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Eastern Towhee

Pipilo erythrophthalmus ORDER: PASSERIFORMES FAMILY: EMBERIZIDAE

IUCN Conservation Status: Least Concern

Eastern Towhee Photo

A strikingly marked, oversized sparrow of the East, feathered in bold black and warm reddish-browns – if you can get a clear look at it. Eastern Towhees are birds of the undergrowth, where their rummaging makes far more noise than you would expect for their size. Their chewink calls let you know how common they are, but many of your sightings end up mere glimpses through tangles of little stems.

ML Essential Set
Be a Better Birder Tutorial 3

Songs

  • Song
  • Courtesy of Macaulay Library
    © Cornell Lab of Ornithology.

The classic Eastern Towhee song, given by males, is a loud drink-your-tea! lasting about 1 second. The first note (drink) is sharp and metallic, and the final note (tea) is a musical trill. Sometimes the song will start with more than one drink.

Calls

  • Song, calls
  • Call
  • Males calling in a territorial dispute
  • Courtesy of Macaulay Library
    © Cornell Lab of Ornithology.

The most common call is a two-parted, rising chewink, tow-hee, or joree, made by both sexes, often as an alarm call. This call can vary in tone geographically from clear whistles to hoarse or nasal sounds. Towhees make several other calls, including a high-pitched, quiet, lisping call for staying in contact, and a sharp tic when mobbing or fleeing predators.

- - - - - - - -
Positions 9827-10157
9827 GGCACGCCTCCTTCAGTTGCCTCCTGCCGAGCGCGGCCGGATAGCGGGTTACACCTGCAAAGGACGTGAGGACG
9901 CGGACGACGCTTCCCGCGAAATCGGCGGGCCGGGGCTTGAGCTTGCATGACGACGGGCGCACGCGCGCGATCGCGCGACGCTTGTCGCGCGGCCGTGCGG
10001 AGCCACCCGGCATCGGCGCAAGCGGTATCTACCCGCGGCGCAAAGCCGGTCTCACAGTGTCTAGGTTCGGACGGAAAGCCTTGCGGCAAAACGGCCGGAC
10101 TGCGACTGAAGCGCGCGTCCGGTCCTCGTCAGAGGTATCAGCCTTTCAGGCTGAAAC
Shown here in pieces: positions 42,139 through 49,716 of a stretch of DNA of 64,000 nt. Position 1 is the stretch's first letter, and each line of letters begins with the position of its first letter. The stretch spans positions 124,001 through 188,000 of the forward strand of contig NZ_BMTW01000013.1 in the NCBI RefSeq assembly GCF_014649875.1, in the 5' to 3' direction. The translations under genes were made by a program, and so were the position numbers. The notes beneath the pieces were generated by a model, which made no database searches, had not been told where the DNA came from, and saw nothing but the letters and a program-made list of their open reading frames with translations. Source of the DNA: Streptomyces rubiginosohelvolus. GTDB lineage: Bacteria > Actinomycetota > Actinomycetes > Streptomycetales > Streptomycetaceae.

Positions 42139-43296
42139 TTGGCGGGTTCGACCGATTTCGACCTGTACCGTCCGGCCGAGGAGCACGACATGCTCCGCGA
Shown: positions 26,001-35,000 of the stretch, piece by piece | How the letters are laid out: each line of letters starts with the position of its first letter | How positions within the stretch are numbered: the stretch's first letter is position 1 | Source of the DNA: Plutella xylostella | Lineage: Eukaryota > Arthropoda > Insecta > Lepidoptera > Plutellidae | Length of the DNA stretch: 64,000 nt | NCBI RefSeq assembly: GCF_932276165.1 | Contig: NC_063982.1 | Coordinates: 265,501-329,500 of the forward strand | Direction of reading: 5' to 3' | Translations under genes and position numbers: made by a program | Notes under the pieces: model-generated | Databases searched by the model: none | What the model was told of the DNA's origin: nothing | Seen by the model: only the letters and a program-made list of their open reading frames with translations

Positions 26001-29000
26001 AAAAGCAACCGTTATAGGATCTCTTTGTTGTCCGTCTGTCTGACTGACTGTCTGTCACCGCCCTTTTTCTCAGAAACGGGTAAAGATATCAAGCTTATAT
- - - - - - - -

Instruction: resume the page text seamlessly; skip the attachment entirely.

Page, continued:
Search the Macaulay Library online archive for more sounds and videos

Backyard Tips

Eastern Towhees are likely to visit – or perhaps live in – your yard if you’ve got brushy, shrubby, or overgrown borders. If your feeders are near a vegetated edge, towhees may venture out to eat fallen seed.

Find This Bird

Walk slowly along the edges of forests, thickets, and old fields. Listen carefully for the Eastern Towhee’s scratchy chewink call, its bright song, or simply any rustling the bird makes in dry leaves. Then lower your eyes to ground level and scan the leaf litter, looking for a scratching towhee or the bright white corners of the bird flashing its tail at you.

Get Involved

Watch for Eastern Towhees foraging for fallen seeds under your bird feeders – then send us your observations as part of Project FeederWatch

Learn more about bird photography in our Building Skills section. Then contribute your images to the Birdshare flickr site, which helps supply the Cornell Lab of Ornithology's websites with photos, including All About Birds.

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Eastern Towhee from Bent's Life Histories of North American Birds (1968)

Find in-depth information on Eastern Towhees and other hundreds of other birds for as little as $5 in The Birds of North America Online from the Cornell Lab of Ornithology and American Ornithologists' Union